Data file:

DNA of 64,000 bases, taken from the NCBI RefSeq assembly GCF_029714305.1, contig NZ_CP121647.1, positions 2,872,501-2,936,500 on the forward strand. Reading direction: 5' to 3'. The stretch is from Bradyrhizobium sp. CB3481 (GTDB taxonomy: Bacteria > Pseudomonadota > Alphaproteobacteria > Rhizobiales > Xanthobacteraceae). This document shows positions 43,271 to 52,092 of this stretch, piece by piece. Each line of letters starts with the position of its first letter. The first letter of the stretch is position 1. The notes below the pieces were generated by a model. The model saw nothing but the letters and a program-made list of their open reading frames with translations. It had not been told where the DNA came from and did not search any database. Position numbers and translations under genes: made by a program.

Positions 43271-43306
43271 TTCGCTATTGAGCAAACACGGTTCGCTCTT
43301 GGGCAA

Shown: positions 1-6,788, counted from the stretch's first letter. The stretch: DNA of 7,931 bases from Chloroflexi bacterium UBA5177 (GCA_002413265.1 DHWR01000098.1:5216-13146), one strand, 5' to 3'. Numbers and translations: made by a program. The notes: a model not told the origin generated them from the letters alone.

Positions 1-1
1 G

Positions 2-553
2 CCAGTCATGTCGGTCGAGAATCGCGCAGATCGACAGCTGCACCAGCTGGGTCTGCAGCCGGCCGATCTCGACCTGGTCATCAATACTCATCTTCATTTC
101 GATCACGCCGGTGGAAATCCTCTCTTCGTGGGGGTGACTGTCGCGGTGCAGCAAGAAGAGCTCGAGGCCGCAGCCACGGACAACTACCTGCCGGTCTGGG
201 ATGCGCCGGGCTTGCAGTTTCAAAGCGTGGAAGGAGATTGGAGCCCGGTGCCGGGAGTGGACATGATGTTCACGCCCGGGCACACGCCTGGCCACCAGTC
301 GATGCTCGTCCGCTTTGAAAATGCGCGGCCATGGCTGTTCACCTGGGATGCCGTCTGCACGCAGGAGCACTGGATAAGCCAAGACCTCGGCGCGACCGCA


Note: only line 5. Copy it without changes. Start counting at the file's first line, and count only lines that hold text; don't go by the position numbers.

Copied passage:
Shown: positions 1-6,788, counted from the stretch's first letter. The stretch: DNA of 7,931 bases from Chloroflexi bacterium UBA5177 (GCA_002413265.1 DHWR01000098.1:5216-13146), one strand, 5' to 3'. Numbers and translations: made by a program. The notes: a model not told the origin generated them from the letters alone.